The National Endowment for the Arts and the Library of Congress are putting 30 million newspaper pages online. The National Digital Newspaper Program "will create a national, digital resource of historically significant newspapers from all the states and U.S. territories published between 1836 and 1922." The goal is to have it done in 20 years; the LOC has a sample up now: The Stars and Stripes from 1918-1919.
The Wall Street Journal offers RSS feeds...headlines only, alas, and you still have to be a subscriber to read the full stories. But it's still a big endorsement of this technology by a major newspaper. Any other papers offering feeds? [Sample WSJ feed here, additional info inside.]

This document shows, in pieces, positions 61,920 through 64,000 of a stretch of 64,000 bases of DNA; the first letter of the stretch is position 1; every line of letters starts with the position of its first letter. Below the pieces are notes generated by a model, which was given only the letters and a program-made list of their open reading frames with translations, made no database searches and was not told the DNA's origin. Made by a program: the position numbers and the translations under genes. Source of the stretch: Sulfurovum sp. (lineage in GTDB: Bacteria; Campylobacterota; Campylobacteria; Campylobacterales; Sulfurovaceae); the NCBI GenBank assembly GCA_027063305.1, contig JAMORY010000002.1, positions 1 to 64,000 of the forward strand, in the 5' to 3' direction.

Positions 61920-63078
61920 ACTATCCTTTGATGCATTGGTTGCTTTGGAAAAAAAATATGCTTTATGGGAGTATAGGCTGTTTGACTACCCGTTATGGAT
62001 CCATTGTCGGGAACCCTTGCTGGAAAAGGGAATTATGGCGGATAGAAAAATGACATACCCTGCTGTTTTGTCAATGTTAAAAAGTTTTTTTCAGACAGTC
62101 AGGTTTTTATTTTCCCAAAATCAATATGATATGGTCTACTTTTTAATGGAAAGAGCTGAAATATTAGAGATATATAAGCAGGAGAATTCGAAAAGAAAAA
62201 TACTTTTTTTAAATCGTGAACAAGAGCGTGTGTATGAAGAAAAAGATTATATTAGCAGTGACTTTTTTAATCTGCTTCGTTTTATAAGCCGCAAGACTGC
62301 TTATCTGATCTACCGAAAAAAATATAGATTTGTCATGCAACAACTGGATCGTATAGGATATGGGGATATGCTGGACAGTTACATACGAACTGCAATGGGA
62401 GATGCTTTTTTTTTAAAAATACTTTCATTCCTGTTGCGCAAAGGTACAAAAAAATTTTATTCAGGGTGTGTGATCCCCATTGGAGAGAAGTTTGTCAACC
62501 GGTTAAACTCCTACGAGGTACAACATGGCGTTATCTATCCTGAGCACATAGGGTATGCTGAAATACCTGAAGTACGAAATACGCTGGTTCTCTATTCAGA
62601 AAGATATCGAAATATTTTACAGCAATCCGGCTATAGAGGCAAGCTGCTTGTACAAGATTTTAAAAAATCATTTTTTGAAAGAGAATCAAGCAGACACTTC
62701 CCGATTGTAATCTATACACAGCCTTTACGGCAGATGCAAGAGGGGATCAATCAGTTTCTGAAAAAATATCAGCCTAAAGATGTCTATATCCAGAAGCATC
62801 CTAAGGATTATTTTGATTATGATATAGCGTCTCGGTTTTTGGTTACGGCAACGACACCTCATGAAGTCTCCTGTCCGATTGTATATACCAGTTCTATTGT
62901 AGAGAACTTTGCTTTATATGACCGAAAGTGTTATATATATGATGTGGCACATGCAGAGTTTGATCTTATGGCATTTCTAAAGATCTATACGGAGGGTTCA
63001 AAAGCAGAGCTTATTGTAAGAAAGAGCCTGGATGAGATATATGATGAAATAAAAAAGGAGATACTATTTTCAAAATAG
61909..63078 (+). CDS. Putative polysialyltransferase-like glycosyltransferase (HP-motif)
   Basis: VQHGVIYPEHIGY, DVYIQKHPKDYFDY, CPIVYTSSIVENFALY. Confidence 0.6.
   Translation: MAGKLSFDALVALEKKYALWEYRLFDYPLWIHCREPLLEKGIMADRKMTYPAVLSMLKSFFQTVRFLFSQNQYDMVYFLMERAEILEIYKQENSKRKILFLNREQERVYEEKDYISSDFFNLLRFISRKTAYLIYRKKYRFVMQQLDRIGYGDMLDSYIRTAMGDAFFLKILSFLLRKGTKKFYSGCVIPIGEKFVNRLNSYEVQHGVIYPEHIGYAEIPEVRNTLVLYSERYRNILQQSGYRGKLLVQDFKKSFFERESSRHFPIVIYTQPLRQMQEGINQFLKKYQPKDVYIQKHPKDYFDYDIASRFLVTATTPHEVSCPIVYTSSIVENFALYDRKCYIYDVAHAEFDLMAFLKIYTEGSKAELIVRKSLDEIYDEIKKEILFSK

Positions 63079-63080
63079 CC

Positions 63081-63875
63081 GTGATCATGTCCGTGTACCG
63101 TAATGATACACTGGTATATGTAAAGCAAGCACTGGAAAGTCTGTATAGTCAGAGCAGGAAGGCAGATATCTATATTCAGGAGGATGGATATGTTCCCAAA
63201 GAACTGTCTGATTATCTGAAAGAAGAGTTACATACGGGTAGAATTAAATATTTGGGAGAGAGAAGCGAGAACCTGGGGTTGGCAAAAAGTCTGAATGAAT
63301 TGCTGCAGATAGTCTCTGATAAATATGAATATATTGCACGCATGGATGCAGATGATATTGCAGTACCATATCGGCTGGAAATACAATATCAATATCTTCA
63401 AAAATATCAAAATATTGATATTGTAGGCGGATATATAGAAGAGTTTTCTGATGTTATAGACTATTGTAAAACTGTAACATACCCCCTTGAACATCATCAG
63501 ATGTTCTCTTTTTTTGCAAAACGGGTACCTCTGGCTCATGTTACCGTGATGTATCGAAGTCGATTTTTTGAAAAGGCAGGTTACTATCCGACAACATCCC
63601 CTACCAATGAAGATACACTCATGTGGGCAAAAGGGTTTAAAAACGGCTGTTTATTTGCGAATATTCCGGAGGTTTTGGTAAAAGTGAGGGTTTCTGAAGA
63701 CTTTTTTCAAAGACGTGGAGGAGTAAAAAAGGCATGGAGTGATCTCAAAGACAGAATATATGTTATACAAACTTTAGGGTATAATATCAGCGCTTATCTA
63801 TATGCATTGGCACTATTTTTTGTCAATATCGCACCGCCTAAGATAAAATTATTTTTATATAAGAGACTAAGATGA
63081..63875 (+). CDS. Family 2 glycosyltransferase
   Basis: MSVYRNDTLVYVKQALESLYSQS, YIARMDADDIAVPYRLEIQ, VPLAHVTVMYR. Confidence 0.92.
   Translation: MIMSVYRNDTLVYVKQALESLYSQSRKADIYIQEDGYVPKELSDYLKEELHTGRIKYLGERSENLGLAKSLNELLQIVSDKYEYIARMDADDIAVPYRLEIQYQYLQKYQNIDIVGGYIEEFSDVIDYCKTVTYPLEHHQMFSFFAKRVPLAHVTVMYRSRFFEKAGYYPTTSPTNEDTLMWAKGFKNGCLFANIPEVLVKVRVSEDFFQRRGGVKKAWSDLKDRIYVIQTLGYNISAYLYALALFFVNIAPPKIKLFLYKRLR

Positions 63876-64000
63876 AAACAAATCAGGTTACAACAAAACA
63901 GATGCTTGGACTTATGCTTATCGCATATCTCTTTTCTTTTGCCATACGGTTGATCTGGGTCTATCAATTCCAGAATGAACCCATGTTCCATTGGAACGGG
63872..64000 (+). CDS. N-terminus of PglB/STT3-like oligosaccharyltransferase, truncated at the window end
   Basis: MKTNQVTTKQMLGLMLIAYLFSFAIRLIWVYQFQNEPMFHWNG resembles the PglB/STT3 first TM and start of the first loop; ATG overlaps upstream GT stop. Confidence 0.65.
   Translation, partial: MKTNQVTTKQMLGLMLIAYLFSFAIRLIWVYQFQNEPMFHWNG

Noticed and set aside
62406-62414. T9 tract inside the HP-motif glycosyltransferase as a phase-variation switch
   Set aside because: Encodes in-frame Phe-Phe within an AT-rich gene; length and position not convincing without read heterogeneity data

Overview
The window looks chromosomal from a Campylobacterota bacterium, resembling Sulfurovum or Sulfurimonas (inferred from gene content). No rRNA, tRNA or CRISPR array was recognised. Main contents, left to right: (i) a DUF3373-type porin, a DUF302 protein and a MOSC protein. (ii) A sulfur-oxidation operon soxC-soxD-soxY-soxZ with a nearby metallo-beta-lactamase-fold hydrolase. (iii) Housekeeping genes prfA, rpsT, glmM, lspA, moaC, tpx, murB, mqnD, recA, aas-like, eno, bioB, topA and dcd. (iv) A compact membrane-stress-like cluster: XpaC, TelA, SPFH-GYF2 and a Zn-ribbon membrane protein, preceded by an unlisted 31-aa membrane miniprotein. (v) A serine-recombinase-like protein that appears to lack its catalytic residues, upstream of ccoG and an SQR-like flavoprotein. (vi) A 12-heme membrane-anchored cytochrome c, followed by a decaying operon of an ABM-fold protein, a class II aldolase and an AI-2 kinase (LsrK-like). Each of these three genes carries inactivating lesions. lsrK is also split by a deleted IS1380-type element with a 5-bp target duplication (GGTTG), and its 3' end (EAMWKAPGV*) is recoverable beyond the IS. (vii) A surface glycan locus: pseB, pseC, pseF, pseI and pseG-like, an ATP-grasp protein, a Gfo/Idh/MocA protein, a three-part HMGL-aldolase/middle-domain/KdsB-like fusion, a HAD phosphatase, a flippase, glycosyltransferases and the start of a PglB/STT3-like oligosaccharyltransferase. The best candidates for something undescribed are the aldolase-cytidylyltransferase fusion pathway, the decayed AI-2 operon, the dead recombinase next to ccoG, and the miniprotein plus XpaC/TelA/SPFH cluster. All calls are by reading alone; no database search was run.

Reporters Sans Frontières (Reporters Without Borders), an international organization advocating free press worldwide, has seen great success with a recent ad campaign featuring photos of famous French journalists murdered in a variety of methods (NSFW). It's been so successful they're now contemplating taking the campaign global, including the U.S.
Anthrax: the new shark attack? In all the sensationalist reporting on the anthrax-by-mail attacks, the fact that anthrax affects more than 2,000 people world-wide annually. Does all this coverage remind anyone else of the frenzy surrounding shark attacks this summer?